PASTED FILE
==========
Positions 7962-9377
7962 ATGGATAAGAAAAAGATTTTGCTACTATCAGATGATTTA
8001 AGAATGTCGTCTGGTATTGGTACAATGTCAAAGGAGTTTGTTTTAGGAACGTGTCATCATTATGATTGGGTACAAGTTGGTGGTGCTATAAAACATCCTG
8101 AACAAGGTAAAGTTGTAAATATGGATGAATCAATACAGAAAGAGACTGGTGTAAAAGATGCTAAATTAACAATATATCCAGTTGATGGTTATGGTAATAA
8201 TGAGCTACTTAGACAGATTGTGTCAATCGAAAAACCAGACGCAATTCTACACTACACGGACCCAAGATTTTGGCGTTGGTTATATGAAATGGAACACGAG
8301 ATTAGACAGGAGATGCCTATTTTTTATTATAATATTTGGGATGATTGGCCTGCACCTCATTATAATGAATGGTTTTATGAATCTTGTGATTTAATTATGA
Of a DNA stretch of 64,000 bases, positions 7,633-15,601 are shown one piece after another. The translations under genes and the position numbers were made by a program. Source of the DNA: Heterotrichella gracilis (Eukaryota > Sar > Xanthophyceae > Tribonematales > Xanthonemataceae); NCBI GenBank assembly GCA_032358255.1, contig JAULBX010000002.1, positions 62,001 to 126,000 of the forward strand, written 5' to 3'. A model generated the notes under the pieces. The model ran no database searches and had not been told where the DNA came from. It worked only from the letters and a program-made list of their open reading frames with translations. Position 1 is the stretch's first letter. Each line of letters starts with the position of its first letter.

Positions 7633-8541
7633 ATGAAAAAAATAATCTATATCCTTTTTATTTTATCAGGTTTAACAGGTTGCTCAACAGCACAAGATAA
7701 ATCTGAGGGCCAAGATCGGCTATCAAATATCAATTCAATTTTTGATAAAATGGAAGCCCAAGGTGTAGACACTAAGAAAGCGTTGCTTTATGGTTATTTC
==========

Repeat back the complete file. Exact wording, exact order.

Positions 7962-9377
7962 ATGGATAAGAAAAAGATTTTGCTACTATCAGATGATTTA
8001 AGAATGTCGTCTGGTATTGGTACAATGTCAAAGGAGTTTGTTTTAGGAACGTGTCATCATTATGATTGGGTACAAGTTGGTGGTGCTATAAAACATCCTG
8101 AACAAGGTAAAGTTGTAAATATGGATGAATCAATACAGAAAGAGACTGGTGTAAAAGATGCTAAATTAACAATATATCCAGTTGATGGTTATGGTAATAA
8201 TGAGCTACTTAGACAGATTGTGTCAATCGAAAAACCAGACGCAATTCTACACTACACGGACCCAAGATTTTGGCGTTGGTTATATGAAATGGAACACGAG
8301 ATTAGACAGGAGATGCCTATTTTTTATTATAATATTTGGGATGATTGGCCTGCACCTCATTATAATGAATGGTTTTATGAATCTTGTGATTTAATTATGA
Of a DNA stretch of 64,000 bases, positions 7,633-15,601 are shown one piece after another. The translations under genes and the position numbers were made by a program. Source of the DNA: Heterotrichella gracilis (Eukaryota > Sar > Xanthophyceae > Tribonematales > Xanthonemataceae); NCBI GenBank assembly GCA_032358255.1, contig JAULBX010000002.1, positions 62,001 to 126,000 of the forward strand, written 5' to 3'. A model generated the notes under the pieces. The model ran no database searches and had not been told where the DNA came from. It worked only from the letters and a program-made list of their open reading frames with translations. Position 1 is the stretch's first letter. Each line of letters starts with the position of its first letter.

Positions 7633-8541
7633 ATGAAAAAAATAATCTATATCCTTTTTATTTTATCAGGTTTAACAGGTTGCTCAACAGCACAAGATAA
7701 ATCTGAGGGCCAAGATCGGCTATCAAATATCAATTCAATTTTTGATAAAATGGAAGCCCAAGGTGTAGACACTAAGAAAGCGTTGCTTTATGGTTATTTC